# Day 6: Tuning Trouble

Code by Jan Boerman, and Jamie Thompson. Article by Quentin Bernet and Jamie Thompson

## Puzzle description

https://adventofcode.com/2022/day/6

## Solution

The goal today is to find the first spot of the input with 4 consecutive characters that are all different.

There are thus three steps: look at chunks of 4 consecutive characters, check if they are all different, and find the first index among those.

To look at windows of 4 characters, we can use the `sliding`

method on `String`

s with 4 as the `size`

:

` val windows = input.sliding(4)`

To check if characters in a string are all different, a nice trick is to first convert it to a `Set`

, and then testing if the size is the same as the original:
`myString.toSet.size == myString.size`

.
In this case we know the size will always be 4, because `sliding(4)`

always returns strings of length 4, so we can write:

` def allDifferent(s: String): Boolean = s.toSet.size == 4`

The last piece of the puzzle is to find the first index where a condition is true, again the standard library has something for us: `indexWhere`

.

` val firstIndex = windows.indexWhere(allDifferent)`

We can now assemble everything:

`def part1(input: String): Int =`

val windows = input.sliding(4)

def allDifferent(s: String): Boolean = s.toSet.size == 4

val firstIndex = windows.indexWhere(allDifferent)

firstIndex + 4

You'll notice we have to add 4 to the final answer, that's because `firstIndex`

tells us the index of the first character of the window, and we want the last one.

That was only the solution for the first part, but the only difference for part 2 is that the sequences need to be of 14 characters instead of 4!

So we can just extract our logic into a nice function:

`def findIndex(input: String, n: Int): Int =`

val windows = input.sliding(n)

def allDifferent(s: String): Boolean = s.toSet.size == n

val firstIndex = windows.indexWhere(allDifferent)

firstIndex + n

And inline the intermediate results:

`def findIndex(input: String, n: Int): Int =`

input.sliding(n).indexWhere(_.toSet.size == n) + n

There we have it, a one-line solution!

P.S: `sliding`

, `toSet`

, and `indexWhere`

are not only available for `String`

s but for almost all collections!

## Final Code

`def part1(input: String): Int =`

findIndex(input, n = 4)

def part2(input: String): Int =

findIndex(input, n = 14)

def findIndex(input: String, n: Int): Int =

input.sliding(n).indexWhere(_.toSet.size == n) + n

### Run it in the browser

#### Part 1

#### Part 2

### Optimising the Code

The code shown so far is very concise, however it is not optimal for very large input strings. There will be many intermediate objects created, such as the strings in the sliding window, and the sets on each string in the window.

This can make pressure on the garbage collector, slowing down the program.

We can optimise this in two ways:

- avoid allocating intermediate strings for each window,
- reusing a mutable set to record which characters are in the window.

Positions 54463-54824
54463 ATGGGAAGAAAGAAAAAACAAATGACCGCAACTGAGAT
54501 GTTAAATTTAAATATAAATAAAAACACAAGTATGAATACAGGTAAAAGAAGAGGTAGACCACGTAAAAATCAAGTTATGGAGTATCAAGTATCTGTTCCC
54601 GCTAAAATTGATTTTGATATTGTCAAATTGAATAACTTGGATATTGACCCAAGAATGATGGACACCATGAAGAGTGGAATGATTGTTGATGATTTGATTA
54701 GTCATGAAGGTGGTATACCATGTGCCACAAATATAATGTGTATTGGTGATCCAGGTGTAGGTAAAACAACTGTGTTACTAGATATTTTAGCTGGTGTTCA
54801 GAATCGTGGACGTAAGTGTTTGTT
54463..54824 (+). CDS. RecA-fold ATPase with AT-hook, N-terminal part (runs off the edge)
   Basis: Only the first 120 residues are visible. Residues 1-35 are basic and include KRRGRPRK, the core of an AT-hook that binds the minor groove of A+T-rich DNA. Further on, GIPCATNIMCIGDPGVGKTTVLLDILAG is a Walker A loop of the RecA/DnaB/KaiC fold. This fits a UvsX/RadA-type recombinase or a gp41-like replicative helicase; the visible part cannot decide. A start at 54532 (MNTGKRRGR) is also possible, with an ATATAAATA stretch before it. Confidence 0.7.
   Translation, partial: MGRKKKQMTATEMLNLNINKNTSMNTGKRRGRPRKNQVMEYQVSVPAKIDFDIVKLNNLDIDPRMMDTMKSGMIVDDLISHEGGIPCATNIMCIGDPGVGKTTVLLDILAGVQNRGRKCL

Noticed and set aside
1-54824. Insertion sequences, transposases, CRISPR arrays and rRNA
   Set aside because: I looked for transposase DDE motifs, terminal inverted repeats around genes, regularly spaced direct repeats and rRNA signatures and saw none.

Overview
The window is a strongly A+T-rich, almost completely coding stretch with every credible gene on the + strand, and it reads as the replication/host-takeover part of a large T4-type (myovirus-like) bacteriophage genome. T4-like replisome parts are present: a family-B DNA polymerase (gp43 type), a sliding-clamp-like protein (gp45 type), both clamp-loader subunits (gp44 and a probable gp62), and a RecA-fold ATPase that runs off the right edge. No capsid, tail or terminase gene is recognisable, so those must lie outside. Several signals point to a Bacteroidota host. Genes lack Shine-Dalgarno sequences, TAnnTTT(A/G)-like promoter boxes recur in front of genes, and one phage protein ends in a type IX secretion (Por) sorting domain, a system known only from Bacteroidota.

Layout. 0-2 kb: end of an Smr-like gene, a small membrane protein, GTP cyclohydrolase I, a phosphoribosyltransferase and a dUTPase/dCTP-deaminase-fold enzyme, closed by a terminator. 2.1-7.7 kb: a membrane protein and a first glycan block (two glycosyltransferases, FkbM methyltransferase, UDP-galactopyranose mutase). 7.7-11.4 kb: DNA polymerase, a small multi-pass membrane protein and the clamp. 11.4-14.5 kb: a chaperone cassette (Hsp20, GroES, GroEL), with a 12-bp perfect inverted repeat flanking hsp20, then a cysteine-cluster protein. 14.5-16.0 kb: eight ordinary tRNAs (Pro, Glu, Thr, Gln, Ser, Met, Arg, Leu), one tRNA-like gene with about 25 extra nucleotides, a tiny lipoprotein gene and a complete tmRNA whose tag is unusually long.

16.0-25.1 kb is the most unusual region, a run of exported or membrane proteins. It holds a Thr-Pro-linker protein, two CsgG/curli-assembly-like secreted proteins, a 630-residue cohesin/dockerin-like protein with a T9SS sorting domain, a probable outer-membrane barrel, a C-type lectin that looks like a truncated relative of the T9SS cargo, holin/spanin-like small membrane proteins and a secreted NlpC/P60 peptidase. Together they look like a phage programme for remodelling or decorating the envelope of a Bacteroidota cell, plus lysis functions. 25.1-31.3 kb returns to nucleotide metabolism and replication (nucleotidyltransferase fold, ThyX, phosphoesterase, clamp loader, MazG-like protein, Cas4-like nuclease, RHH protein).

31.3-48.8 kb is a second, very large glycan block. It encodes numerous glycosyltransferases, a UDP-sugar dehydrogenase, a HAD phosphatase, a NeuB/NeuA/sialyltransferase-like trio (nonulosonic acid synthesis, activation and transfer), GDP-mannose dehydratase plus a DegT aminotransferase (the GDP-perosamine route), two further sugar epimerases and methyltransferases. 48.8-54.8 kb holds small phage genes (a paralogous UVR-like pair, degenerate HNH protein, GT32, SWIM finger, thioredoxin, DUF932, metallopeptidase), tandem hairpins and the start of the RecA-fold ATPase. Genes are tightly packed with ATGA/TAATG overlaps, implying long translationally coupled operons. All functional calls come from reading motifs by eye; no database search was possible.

For the optimised solution, you can reuse a single, mutable set. As you advance the window by 1 index, you should remove the first element of the previous window, and add the last element of the current window.

There is a problem however, an ordinary set is not enough, you need a multiset to record how many times each character appears in the window.

To illustrate, imagine the small input `aabc`

and the window size of `3`

.
following the steps above with an ordinary set, after 1 step the set will contain `[ab]`

, then in the next step we
would remove `a`

, leaving `[b]`

, and then add `c`

, leaving `[bc]`

. This is incorrect because the set should contain
`[abc]`

, as the sliding window of size `3`

contains 3 unique elements.

To fix this problem you should use a multi-set. At the end of the first step you would have `[a:2,b:1]`

, then at the next step you would have `[a:1,b:1,c:1]`

, which has the same number of elements as the window.

The second optimisation is to avoid creating intermediate strings in the sliding window. Considering the solution with the multiset described above, you only care about the first and last element of each window, which can be represented by two indexes into the string.

The final optimisation is to only update the set when the last element of the window is different to the first element of the previous window.

The final optimised code is presented below, including an implementation of the multiset:

`def part1(input: String): Int =`

findIndexOptimal(input, n = 4)

def part2(input: String): Int =

findIndexOptimal(input, n = 14)

class MultiSet:

private val counts = new Array[Int](26)

private var uniqueElems = 0

def size = uniqueElems

def add(c: Char) =

val count = counts(c - 'a')

if count == 0 then

uniqueElems += 1

counts(c - 'a') += 1

def remove(c: Char) =

val count = counts(c - 'a')

if count > 0 then

if count == 1 then

uniqueElems -= 1

counts(c - 'a') -= 1

end MultiSet

def findIndexOptimal(input: String, n: Int): Int =

val counts = MultiSet()

def loop(i: Int, j: Int): Int =

if counts.size == n then

i + n // found the index

else if j >= input.length then

-1 // window went beyond the end

else

val previous = input(i)

val last = input(j)

if previous != last then

counts.remove(previous)

counts.add(last)

loop(i = i + 1, j = j + 1)

end loop

input.iterator.take(n).foreach(counts.add) // add up-to the first `n` elements

loop(i = 0, j = n)

## Solutions from the community

- Solution of Jan Boerman.
- Solution of SimY4.
- Solution of Seth Tisue
- Solution of Tyler Coles
- Solution by Cosmin Ciobanu
- Solution by Niels Prins
- Solution part1 and part2 by Erik van Oosten
- Solution by Richard W
- Solution by Daniel Naumau
- Solution by Paweł Cembaluk
- Solution using ZIO by Rafał Piotrowski
- Solution by Rui Alves

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